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Who Should Try Taking Birth Control For Acne
Taking birth control isn’t without risks, and various factors should be considered. After your doctor decides you’re a good candidate for birth control, you’ll have to decide if the possibility of clear skin is worth the potential side effects and risks.
“Patients who do not have a personal or family history of clotting disorders or blood clots, fall within a healthy BMI, do not smoke and are under the age of 35 are the best candidates,” says Krishnan. “If side effects such as weight gain and mood changes are a concern, choosing an option that contains slightly less of the estrogen component makes sense.”
Additionally, birth control isn’t a surefire way to get rid of acne. It’s possible that birth control can make your acne worse. And sometimes, your skin will get worse before it gets better when you start the pill.
Unfortunately, it may take some work to find the right pill that makes your acne better with little to no side effects. There’s no way to predict what will or won’t work for you. You should discuss your options with your dermatologist and gynecologist.
What About When I Want To Come Off The Pill
Most women wont stay on the pill forever. Some may come off the pill to have children or take a break from synthetic hormones while using other contraceptive methods in the meantime. So what happens when you stop taking the pill?
Its important to remember that birth control is not a cure for acne, but rather a temporary treatment. As long as youre taking the pill and introducing the right combination of hormones into your body, youre likely to see an improvement in your acne.
But once you stop taking the pill, the acne is likely to come back. Post-pill acne can often be worse than pre-pill acne and even harder to get rid of.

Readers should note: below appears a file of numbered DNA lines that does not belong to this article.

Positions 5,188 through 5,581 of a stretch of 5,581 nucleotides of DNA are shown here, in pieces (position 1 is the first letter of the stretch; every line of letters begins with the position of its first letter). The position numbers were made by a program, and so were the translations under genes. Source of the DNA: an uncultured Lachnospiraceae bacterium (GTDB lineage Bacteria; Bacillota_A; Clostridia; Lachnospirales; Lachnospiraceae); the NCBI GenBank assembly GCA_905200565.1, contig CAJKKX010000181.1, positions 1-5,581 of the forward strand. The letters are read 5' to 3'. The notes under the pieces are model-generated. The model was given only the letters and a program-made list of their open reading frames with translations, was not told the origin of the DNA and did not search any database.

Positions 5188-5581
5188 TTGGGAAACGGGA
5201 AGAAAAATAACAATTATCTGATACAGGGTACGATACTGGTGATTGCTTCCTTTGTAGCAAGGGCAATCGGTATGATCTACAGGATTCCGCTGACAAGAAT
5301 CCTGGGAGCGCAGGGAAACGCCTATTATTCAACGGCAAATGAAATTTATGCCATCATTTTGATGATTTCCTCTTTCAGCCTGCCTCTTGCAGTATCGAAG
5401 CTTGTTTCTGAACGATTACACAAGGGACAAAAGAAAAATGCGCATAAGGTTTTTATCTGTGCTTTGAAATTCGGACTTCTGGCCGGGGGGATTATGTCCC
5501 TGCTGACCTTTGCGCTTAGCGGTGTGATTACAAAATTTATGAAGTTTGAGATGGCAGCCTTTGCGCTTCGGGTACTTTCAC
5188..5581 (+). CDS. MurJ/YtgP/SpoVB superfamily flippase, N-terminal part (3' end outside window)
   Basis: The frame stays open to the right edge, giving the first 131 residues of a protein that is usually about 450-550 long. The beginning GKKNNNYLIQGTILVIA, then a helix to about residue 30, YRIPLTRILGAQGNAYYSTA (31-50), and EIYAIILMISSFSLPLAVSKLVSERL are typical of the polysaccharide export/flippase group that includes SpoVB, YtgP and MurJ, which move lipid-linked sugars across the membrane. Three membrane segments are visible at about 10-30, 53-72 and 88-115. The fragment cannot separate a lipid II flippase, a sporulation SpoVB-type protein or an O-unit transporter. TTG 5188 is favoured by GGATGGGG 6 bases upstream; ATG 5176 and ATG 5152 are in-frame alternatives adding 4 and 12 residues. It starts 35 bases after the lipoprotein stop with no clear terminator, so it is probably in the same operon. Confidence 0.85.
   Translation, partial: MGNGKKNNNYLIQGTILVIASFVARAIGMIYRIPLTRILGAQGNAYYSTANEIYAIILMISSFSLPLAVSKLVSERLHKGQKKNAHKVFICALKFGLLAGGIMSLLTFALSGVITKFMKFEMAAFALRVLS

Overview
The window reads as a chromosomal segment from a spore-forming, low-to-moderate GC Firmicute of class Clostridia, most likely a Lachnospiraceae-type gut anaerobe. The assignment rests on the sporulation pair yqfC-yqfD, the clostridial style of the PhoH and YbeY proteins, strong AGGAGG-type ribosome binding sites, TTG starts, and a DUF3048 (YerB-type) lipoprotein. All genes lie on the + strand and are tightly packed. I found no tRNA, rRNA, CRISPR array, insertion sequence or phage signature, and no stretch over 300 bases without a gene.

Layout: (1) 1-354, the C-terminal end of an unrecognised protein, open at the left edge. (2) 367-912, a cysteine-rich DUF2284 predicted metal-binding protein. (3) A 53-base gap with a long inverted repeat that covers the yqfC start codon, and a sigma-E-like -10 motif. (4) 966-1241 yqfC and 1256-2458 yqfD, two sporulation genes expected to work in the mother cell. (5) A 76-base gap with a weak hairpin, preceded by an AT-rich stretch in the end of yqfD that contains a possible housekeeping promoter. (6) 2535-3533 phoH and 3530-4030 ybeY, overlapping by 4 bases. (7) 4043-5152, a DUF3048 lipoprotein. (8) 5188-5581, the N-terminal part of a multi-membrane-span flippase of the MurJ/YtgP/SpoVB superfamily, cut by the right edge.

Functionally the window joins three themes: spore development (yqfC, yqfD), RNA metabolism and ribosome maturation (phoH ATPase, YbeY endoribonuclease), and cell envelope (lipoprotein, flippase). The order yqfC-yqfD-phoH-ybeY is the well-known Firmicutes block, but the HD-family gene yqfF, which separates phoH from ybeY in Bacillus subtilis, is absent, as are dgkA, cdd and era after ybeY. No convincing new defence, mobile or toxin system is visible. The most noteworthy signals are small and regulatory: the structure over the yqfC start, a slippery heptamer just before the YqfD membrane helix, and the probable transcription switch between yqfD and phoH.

Let me repeat myself since many women are not aware of this before starting the pill. Many women find that post-pill acne is worse and much more difficult to fix than the acne they had before starting the pill.
When stopping the pill, your hormones will take some time to normalize. Your hormones could take several months before returning to their pre-pill levels, during which your skin can be prone to breakouts.
I asked some members of the Clear For Life Facebook group to share their experiences after stopping the pill. Click on the left and right arrows to browse through what they have shared.
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How Long Does It Take To See Results
It may take up to three months of treatment before you see an improvement in your skin. Thats the time it takes for your body to adjust to the new hormones and for the medication to affect your skins sebum production. If one brand of birth control pill doesn’t work for you, ask your healthcare provider if you can try another one. Women respond differently to different birth control pills.
Its possible that birth control medication alone will be sufficient to improve your acne. But if you have severe acne, you may need to use skin creams or prescribed topical treatments, along with the pill, to see an improvement in your skin.
Does Nexplanon Help With Acne
Nexplanon is a type of hormonal birth control that looks like a small plastic rod and is inserted just below the skin. Nexplanon, in particular, is a progestin-only contraceptive. The progestin used is called etonogestrel and in some studies ~12-13% of those using Nexplanon have reported new or worsening acne.
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Overview Of Birth Control Options
There are two major factors to consider when evaluating your birth control options: